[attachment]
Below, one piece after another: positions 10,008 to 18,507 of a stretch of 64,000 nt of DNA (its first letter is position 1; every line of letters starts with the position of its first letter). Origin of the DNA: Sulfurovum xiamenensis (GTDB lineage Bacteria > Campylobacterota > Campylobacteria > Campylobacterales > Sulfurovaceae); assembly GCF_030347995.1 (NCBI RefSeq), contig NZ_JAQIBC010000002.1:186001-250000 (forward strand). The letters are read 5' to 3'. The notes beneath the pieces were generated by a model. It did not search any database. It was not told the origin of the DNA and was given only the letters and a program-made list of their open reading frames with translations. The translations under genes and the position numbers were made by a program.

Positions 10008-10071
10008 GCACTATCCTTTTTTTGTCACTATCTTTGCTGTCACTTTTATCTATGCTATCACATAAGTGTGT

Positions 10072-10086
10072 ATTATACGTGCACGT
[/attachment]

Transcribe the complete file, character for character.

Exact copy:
Below, one piece after another: positions 10,008 to 18,507 of a stretch of 64,000 nt of DNA (its first letter is position 1; every line of letters starts with the position of its first letter). Origin of the DNA: Sulfurovum xiamenensis (GTDB lineage Bacteria > Campylobacterota > Campylobacteria > Campylobacterales > Sulfurovaceae); assembly GCF_030347995.1 (NCBI RefSeq), contig NZ_JAQIBC010000002.1:186001-250000 (forward strand). The letters are read 5' to 3'. The notes beneath the pieces were generated by a model. It did not search any database. It was not told the origin of the DNA and was given only the letters and a program-made list of their open reading frames with translations. The translations under genes and the position numbers were made by a program.

Positions 10008-10071
10008 GCACTATCCTTTTTTTGTCACTATCTTTGCTGTCACTTTTATCTATGCTATCACATAAGTGTGT

Positions 10072-10086
10072 ATTATACGTGCACGT